If it wasn't Karl Rove and his crew, it would be somebody else, some other group of crackpot propagandists with a bankroll doing everything possible to reverse the recent tentative loosening of the grip the right-wing juggernaut has on our nation's throat.
The right has one thing that the left would do well to emulate: It doesn't give up. It doesn't see a defeat or a series of defeats as an excuse to retreat into despair. It doesn't get all introspective and start devouring its own. Instead, it redoubles its previous efforts. Of course, those efforts epitomize the politics of destruction, something we on the left don't want to emulate. Ultimately, the agenda boils down to advancing the class war. It seeks more targets. It exaggerates, fabricates, invents, concocts and lies. It works to squelch whatever gains its foes have made toward a more humane world.
In other words, the right operates just as it has always done.
It has never lacked for financial resources. The fellows who benefit most from the class war can be quite generous when it isn't the wages of rank-and-file Americans they're being generous to. As Justin Elliott at Salon writes today, four of them have plunked down a huge wad of cash into Karl Rove's "grassroots" organization, American Crossroads. In fact, 97 percent of $4.7 million the group has collected has come from these four.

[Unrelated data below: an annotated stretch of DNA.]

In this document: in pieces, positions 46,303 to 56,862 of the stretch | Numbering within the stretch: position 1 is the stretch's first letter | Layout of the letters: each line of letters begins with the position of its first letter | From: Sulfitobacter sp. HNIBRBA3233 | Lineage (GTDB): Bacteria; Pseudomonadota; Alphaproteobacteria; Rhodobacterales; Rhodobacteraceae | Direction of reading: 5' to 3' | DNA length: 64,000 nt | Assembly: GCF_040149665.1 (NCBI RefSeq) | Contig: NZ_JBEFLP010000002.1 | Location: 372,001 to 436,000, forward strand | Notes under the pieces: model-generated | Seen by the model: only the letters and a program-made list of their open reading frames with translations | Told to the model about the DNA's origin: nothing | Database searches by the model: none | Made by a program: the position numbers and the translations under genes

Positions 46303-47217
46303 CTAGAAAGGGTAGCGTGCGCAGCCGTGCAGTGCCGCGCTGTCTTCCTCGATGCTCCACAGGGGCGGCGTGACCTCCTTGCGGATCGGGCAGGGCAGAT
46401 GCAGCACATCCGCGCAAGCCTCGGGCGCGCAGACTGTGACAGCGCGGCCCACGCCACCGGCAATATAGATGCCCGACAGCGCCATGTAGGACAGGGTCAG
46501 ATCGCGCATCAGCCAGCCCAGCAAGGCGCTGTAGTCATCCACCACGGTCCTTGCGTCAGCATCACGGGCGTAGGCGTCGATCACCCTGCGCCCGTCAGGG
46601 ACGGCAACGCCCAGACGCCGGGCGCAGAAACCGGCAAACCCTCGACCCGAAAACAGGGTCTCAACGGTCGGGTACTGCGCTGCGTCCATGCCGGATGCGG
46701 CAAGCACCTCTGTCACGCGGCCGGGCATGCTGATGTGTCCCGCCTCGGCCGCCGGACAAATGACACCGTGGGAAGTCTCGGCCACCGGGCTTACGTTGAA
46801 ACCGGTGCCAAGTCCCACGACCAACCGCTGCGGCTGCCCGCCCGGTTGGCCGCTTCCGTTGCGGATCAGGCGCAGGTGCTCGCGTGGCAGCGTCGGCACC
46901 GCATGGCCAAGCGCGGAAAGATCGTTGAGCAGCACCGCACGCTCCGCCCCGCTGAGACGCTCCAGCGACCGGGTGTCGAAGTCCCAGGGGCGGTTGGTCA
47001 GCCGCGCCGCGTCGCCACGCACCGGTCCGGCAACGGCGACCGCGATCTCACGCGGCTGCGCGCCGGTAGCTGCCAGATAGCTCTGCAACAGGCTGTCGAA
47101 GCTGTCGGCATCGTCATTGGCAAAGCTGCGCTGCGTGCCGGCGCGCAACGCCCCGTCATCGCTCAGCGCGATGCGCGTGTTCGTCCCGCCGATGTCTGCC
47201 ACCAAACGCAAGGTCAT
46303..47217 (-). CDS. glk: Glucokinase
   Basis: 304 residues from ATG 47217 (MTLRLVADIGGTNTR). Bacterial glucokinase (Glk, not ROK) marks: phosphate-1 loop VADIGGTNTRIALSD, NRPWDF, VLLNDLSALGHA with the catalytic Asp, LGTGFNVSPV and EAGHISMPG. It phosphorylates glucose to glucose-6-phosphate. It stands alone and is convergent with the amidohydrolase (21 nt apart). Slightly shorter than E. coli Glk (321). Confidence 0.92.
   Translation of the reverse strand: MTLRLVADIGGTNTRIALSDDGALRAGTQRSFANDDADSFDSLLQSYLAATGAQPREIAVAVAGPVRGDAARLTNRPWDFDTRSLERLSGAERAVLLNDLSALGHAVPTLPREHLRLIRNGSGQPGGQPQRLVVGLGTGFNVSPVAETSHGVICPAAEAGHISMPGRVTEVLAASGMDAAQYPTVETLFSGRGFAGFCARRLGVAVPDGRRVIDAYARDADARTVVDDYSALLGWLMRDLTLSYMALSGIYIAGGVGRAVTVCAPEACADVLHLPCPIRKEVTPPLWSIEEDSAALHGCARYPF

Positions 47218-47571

The IRS filing of American Crossroads, an outside 527 group that was conceived by Rove and ex-RNC chair Ed Gillespie, gives a good taste of who is funding the GOP effort to make big gains in the House and Senate come the fall. The group has already burned through $600,000 on ads attacking Senate Majority Leader Harry Reid, who is facing a reelection contest against Republican Sharron Angle (see one of the spots below). Chaired by another ex-RNC chair, Mike Duncan, American Crossroads has pledged to raise $50 million to beat Democrats in the midterms and has been seen by some as a competitor to the Republican National Committee itself.
There are no limits on how much corporations, unions, and individuals can donate to 527 groups.
The big donors: Trevor Rees-Jones, president of Dallas-based Chief Oil and Gas $1 million; Bradley Wayne Hughes, chairman of Public Storage Inc, $1.55 million to date; Harold Simmons, owner of Southwest Louisiana Land LLC; Robert Rowling, owner of TRT Holdings, $1 million.
Ultimately, whether it's American Crossroads, or some other group, whether it's Karl Rove or some other well-known or mostly invisible operator, we're going to see a lot more of these "grassroots" attacks.
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